Old words given new meanings

It’s that time of year to reveal the most over-used words for 2012. The number-one slot for 2011 was captured by “occupy” as the Arab Spring rebellions spread to Wall Street. Last year the winner was “fiscal cliff.”

A precise interpretation of fiscal cliff as a politically inspired economic crisis was hard to uncover. It seemed to me that if the expiration of tax cuts (more revenue) were offset by budget increases (more spending), the economy would come out about the same, not sliding off the fiscal cliff into a chasm of ruin.

Well, members of Congress thought they had dodged the plunge with a midnight session on New Year’s Eve, but they only voted in the second most over-used words of 2012, “kick the can down the road,” defined as neglecting responsibility.

The clearing house for this word contest is Lake Superior State University that publishes the annual Banished Word List. Among the many other selections are “bucket list” and “YOLO” (you only live once).

Sometimes the source of these cast-out words is vague. Mostly they are coined by the media for headlines and appear repeatedly in communications until they acquire a life of their own. It is also presumed that the words are understood by the casual reader. That’s not always the case as I often find myself checking a dictionary or the web to grasp what the reporter is saying.

One obvious habitat for YOLO is the realm of wannabe Twitter philosophers who like brevity for texting. Another application is for teenagers doing really stupid things while wearing a YOLO sweatshirt emblem as an excuse for their misbehavior. After all, they sincerely believe you only live once.

The two top words of fiscal cliff and kick the can are easy to relate to political shenanigans and economic exploitation. Some other new vocabulary interpretations for fiscal issues were coined by retiring Secretary of the Treasury Timothy Geithner during his term in the Obama cabinet.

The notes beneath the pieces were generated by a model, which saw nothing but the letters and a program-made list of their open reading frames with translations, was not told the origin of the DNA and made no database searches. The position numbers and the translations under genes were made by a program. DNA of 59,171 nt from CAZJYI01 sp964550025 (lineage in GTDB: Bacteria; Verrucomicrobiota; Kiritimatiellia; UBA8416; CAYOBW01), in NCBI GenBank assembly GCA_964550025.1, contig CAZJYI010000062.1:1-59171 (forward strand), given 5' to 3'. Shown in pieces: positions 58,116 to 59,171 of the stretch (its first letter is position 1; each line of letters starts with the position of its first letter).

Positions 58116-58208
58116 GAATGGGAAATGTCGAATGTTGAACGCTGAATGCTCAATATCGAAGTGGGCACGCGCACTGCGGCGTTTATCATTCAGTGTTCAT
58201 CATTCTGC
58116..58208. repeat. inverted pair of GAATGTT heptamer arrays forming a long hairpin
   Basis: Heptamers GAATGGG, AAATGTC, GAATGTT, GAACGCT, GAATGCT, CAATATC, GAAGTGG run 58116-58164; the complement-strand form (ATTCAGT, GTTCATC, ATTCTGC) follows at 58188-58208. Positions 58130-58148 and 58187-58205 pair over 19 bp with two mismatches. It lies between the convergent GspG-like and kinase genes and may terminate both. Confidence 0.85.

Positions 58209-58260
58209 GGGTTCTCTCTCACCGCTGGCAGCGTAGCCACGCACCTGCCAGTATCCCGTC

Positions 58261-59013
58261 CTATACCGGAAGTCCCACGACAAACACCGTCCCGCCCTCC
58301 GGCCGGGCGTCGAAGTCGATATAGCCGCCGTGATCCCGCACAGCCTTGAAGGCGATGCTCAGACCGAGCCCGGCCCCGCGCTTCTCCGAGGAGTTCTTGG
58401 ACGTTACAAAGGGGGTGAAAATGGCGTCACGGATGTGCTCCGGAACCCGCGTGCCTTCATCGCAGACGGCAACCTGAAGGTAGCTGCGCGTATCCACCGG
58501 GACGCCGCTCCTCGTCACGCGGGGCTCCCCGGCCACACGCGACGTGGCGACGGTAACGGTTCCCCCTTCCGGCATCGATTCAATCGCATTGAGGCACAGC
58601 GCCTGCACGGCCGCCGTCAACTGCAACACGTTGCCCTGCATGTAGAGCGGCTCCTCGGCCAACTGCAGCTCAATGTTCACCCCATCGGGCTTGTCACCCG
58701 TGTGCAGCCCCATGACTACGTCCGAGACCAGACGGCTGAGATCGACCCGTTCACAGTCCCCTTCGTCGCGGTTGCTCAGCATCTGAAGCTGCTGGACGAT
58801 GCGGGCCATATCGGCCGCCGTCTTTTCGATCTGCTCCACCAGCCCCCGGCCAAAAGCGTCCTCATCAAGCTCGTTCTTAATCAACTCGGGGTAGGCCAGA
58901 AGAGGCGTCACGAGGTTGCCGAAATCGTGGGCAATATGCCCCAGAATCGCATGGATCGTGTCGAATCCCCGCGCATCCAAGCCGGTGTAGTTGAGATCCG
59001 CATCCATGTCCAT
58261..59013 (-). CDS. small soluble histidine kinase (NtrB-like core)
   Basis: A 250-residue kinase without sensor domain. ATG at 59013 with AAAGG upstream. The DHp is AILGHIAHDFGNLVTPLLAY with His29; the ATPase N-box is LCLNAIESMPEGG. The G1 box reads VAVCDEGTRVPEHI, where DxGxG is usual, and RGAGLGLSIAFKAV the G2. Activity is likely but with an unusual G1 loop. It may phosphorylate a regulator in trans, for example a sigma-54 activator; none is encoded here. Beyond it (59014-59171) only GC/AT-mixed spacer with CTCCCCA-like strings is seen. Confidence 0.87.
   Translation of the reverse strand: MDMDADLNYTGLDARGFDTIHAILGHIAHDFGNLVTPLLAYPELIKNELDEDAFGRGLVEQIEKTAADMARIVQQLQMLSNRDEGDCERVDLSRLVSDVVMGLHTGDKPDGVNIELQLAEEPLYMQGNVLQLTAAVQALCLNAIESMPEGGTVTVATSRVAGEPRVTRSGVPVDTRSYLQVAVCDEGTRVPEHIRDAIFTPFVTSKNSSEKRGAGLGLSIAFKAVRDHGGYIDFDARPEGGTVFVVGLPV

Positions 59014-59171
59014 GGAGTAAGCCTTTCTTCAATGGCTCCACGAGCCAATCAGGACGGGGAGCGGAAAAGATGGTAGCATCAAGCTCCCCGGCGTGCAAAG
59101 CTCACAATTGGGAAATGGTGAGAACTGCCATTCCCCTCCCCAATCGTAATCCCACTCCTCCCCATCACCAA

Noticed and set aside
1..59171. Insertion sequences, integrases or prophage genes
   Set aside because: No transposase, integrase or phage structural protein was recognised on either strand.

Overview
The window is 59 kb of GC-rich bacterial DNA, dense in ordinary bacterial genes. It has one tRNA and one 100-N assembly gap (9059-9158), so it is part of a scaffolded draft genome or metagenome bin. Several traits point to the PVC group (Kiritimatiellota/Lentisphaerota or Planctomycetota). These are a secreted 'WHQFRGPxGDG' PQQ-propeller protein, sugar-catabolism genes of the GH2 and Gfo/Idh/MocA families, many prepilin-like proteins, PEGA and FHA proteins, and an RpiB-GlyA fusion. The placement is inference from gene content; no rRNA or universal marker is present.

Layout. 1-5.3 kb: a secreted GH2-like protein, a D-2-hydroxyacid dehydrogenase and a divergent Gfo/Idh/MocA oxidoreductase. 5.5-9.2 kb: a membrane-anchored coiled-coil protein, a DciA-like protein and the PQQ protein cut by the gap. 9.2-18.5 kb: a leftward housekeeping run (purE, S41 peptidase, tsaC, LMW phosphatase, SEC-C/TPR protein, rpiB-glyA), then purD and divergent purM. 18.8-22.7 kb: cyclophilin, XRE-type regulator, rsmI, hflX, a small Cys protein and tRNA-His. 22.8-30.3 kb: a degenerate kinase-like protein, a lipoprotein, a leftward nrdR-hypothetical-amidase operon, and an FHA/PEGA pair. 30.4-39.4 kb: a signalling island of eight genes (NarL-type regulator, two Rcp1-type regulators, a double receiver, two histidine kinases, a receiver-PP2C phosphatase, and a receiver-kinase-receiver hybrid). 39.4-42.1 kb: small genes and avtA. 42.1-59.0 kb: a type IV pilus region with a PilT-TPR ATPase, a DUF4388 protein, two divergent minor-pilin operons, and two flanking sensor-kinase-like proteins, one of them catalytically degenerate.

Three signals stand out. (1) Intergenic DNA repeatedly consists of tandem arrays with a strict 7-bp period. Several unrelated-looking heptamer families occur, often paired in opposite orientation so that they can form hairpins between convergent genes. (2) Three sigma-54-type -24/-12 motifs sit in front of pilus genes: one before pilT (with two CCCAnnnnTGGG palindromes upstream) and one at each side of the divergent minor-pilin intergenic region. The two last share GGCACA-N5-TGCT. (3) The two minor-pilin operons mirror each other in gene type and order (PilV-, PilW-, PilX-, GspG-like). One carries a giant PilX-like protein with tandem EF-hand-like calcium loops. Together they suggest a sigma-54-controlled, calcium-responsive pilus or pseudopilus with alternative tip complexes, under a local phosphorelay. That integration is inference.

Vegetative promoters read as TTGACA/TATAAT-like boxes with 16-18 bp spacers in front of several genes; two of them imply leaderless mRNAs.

Good ideas were “cool,” better ideas were “compelling.” Managing public perceptions is called “public theatre.” This was the new language battered about in Washington D.C., reported The Economist. The best Geithner go-to words for how to deal with an unavoidable crisis is “foam on the runway.”

I decided to add a few of my own for 2012 and prior. “Apps” is used for a variety of ideas and products. I recently read that the Mortgage Bankers Association has an index for mortgage rates in the form of an app. Of course, most iPad consumers know that applications are used to download favorite tunes.

An old phrase that has been over-used during the recession is “sea change.” The archaic definition can be traced to Shakespeare’s 1612 play “The Tempest” when Prospero declared a change had been brought by the sea. The modern use of sea change usually means transformation of public policy. It is also a popular title in literature and music.

Already the prime candidate for the over-used word in 2013 is “sequester.” Used as a verb, it means to isolate or hide away. The noun is more directly related to government spending, defining a general cut in government spending, according to Merriam Webster. Take your pick -- either definition is just another case of kicking the can.

Another new word getting attention since last year is “Libor.” It simply is the acronym for the London interbank offered rate. That means the daily borrowing rate of interest used by banks for global currency exchanges.

The reason Libor appears regularly in the news is the scandal created by British banks that rigged the rate to their advantage. More on that in another commentary.

In a related survey, word meister, Richard Lederer, compared some ancient firearm words to the version used in everyday language. An example: “bite the bullet” was an expression from the Revolutionary War to perform battlefield surgery without adequate anesthesia. Bite hard on a bullet “to deal with a stressful situation,” as we use the term today.

A “flash in the pan” referred to the misfiring of a flintlock musket causing a flash in the primer pan of the rifle but now is used to describe “an intense but short-lived success or person who fails to live up to early promise.” A “skinflint,” or frugal person, was one who shaved the flint of a musket to improve its firing capacity and to save money.

Lederer concluded with “lock, stock and barrel” depicting the entirety of something, or even better, “the whole shooting match.” Clever.

Ford is a freelance writer located in San Diego. He can be reached at

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